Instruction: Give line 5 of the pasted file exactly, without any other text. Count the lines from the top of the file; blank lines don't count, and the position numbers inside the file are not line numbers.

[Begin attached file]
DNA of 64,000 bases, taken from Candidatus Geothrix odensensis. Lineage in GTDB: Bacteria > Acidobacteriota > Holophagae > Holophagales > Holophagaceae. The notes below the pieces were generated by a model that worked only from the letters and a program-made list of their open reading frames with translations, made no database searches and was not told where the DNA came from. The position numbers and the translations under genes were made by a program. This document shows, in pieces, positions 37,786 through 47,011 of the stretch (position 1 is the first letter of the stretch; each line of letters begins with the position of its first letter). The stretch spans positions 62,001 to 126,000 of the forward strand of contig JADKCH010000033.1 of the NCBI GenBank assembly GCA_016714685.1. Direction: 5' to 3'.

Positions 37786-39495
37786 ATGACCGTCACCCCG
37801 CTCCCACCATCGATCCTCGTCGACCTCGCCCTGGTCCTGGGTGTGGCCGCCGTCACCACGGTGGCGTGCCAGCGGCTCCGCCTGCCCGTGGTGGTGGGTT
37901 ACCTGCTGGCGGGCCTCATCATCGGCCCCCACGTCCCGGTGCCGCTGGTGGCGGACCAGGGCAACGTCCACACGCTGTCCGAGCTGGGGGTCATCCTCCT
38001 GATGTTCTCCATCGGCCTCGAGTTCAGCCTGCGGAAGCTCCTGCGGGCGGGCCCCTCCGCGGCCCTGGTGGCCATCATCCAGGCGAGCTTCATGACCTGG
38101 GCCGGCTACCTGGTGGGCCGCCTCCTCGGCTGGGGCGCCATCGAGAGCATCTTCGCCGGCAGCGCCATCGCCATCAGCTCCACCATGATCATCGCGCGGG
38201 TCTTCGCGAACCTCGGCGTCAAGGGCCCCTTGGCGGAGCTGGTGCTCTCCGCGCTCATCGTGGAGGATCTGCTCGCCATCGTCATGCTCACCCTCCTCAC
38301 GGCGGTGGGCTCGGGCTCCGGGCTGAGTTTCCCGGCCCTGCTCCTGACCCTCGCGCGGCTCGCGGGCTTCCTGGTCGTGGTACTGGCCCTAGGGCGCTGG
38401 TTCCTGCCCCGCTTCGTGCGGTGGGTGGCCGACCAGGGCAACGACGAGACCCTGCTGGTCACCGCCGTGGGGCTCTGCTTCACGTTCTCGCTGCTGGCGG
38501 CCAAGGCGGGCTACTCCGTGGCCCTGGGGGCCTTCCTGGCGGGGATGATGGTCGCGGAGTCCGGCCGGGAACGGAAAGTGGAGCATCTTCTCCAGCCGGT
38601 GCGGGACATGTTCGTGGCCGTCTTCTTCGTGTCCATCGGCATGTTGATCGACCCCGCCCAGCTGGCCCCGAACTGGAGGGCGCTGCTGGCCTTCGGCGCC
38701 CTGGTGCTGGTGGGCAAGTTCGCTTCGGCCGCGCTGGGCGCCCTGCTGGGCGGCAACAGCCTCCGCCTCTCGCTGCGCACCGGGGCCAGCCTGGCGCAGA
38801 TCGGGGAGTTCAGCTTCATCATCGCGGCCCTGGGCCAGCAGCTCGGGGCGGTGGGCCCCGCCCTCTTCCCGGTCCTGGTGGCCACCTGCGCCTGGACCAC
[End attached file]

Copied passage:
37901 ACCTGCTGGCGGGCCTCATCATCGGCCCCCACGTCCCGGTGCCGCTGGTGGCGGACCAGGGCAACGTCCACACGCTGTCCGAGCTGGGGGTCATCCTCCT